The Five Pillars of Design Simplicity

UX/UI web designers speaking with each other on a design.

The process of designing and developing a site that is simple yet effective can be a daunting one. Many shy away from a minimalist approach to content and design because adding, rather than subtracting, is just easier. Distilling information down to the core meaning, while remaining coherent and resonant is a powerful approach and can mean, among many other benefits, a sustained level of heightened conversion and better user experience.

In our approach to simplicity, we have found that the initial decision to embark upon a pared-down strategy requires a set of motivators for both the user and owner. Motivators are a significant driver of simplicity and provide a clear catalyst to choose this methodology ranging from improved legibility of design, the creation of perceived expertise and the fostering of a true connection made at a faster pace.


Simplicity does not automatically mean usability, but it can make the experience easier to navigate. In this case, approaching usability as the interaction between the user and the system will help to understand how the user will move about the environment and with what level of ease. This is the main reason most organizations choose a minimalist interface, beyond aesthetic reasoning.


With regard to graphic elements and featured branding statements should be crafted with a keen sharpness. This attention will support the immediate invitation of further exploration to the user. This can be seen as the ‘one chance to make a first impression‘ stage.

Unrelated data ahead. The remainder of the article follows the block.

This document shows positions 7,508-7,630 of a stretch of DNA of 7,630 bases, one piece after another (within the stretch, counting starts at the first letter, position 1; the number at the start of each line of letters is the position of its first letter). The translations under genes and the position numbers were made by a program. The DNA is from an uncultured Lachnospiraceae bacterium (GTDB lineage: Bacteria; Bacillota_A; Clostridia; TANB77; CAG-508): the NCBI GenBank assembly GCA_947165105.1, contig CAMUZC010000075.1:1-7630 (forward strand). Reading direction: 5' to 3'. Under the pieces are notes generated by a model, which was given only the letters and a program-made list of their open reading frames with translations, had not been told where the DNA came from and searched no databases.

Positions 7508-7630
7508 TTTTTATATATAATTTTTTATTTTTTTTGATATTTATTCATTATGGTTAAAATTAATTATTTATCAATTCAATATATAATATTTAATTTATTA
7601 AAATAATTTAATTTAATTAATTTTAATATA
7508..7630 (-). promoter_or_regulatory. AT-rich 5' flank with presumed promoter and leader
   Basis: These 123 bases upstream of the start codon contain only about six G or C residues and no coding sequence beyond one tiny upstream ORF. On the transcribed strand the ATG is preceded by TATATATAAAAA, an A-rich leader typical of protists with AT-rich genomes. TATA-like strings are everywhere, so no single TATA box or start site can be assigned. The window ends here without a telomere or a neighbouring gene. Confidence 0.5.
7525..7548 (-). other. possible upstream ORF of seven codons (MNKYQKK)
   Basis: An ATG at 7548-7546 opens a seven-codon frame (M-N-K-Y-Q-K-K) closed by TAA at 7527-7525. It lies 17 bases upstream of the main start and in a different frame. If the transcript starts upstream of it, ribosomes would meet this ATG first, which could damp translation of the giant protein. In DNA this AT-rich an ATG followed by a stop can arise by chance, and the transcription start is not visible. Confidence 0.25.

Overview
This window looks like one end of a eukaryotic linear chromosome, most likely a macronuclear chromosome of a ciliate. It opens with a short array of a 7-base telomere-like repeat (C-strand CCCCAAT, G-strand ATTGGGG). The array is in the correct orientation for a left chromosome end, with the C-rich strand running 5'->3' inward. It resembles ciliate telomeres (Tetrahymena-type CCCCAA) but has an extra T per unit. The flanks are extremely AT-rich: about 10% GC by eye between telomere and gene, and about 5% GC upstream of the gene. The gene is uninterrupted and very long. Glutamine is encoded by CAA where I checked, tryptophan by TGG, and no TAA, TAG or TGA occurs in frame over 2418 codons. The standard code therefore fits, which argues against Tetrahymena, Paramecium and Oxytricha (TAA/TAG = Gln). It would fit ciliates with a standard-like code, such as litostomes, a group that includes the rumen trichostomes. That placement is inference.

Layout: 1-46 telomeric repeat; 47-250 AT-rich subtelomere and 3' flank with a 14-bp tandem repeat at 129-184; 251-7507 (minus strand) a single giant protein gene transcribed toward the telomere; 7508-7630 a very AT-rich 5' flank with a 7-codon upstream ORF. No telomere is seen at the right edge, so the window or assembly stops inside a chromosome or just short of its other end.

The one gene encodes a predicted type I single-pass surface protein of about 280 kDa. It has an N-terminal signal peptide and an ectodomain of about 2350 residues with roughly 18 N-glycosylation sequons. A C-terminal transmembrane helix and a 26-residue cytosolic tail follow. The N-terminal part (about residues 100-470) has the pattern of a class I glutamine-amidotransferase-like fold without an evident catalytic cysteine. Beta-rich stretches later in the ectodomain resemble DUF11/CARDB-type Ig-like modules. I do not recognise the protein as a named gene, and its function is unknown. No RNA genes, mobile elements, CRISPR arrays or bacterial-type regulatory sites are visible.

The effective nature of cognition through written material by using small words, short sentences, familiar concepts, and clear typography (among other means) is vast. The resulting fluency often dramatically increases the message’s acceptability. Not only is it better understood, it is also met with affinity. A site or application that carries a high level of fluency will encourage the user to feel comfortable in the environment and can focus on why they came to the site initially.


The user is coming to the site to accomplish a task – whether it’s inspiration or a tangible service – there is a job to be done. Making sure their needs are met is a must. Assessing the need of the user by identifying who needs it and how many people will help determine how much functionality is necessary for specific areas. If something is not needed by the ideal user, then it should be removed or not implemented.


How quickly can the user understand the information? The less work that has to be performed to get the job done will heighten the change for positive engagement. This does not make the user lazy but indicates a task-driven culture.

Even if taking a less minimalist approach, looking to these core pillars of design simplicity will help to establish a strong foundation for effective user experience. The union of attention to these motivators and graphic elements can only make the experience more useful to the ideal audience.